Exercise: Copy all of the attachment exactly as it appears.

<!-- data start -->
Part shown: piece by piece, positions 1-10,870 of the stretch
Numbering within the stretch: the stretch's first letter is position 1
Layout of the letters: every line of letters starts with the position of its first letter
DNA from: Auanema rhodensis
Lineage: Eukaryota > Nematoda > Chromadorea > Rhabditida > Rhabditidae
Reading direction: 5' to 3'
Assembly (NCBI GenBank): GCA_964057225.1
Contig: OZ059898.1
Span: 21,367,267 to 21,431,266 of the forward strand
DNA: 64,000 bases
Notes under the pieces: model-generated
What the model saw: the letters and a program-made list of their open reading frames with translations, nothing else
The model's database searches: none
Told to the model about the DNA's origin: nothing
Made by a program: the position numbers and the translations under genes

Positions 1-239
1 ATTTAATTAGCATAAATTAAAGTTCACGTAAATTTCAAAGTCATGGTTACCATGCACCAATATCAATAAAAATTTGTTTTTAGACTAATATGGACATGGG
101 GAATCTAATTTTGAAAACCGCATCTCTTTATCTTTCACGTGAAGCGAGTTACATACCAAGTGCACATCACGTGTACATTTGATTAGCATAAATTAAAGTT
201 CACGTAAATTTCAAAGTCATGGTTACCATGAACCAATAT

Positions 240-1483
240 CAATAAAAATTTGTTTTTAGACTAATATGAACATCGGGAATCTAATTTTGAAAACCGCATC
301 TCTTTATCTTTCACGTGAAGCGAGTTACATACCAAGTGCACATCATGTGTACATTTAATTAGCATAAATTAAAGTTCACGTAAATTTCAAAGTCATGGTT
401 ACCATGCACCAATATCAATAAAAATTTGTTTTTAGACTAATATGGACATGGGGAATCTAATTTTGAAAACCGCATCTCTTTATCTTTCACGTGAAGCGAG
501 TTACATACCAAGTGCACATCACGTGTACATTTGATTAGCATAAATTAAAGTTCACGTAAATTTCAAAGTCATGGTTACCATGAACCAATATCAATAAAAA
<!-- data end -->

Part shown: piece by piece, positions 1-10,870 of the stretch
Numbering within the stretch: the stretch's first letter is position 1
Layout of the letters: every line of letters starts with the position of its first letter
DNA from: Auanema rhodensis
Lineage: Eukaryota > Nematoda > Chromadorea > Rhabditida > Rhabditidae
Reading direction: 5' to 3'
Assembly (NCBI GenBank): GCA_964057225.1
Contig: OZ059898.1
Span: 21,367,267 to 21,431,266 of the forward strand
DNA: 64,000 bases
Notes under the pieces: model-generated
What the model saw: the letters and a program-made list of their open reading frames with translations, nothing else
The model's database searches: none
Told to the model about the DNA's origin: nothing
Made by a program: the position numbers and the translations under genes

Positions 1-239
1 ATTTAATTAGCATAAATTAAAGTTCACGTAAATTTCAAAGTCATGGTTACCATGCACCAATATCAATAAAAATTTGTTTTTAGACTAATATGGACATGGG
101 GAATCTAATTTTGAAAACCGCATCTCTTTATCTTTCACGTGAAGCGAGTTACATACCAAGTGCACATCACGTGTACATTTGATTAGCATAAATTAAAGTT
201 CACGTAAATTTCAAAGTCATGGTTACCATGAACCAATAT

Positions 240-1483
240 CAATAAAAATTTGTTTTTAGACTAATATGAACATCGGGAATCTAATTTTGAAAACCGCATC
301 TCTTTATCTTTCACGTGAAGCGAGTTACATACCAAGTGCACATCATGTGTACATTTAATTAGCATAAATTAAAGTTCACGTAAATTTCAAAGTCATGGTT
401 ACCATGCACCAATATCAATAAAAATTTGTTTTTAGACTAATATGGACATGGGGAATCTAATTTTGAAAACCGCATCTCTTTATCTTTCACGTGAAGCGAG
501 TTACATACCAAGTGCACATCACGTGTACATTTGATTAGCATAAATTAAAGTTCACGTAAATTTCAAAGTCATGGTTACCATGAACCAATATCAATAAAAA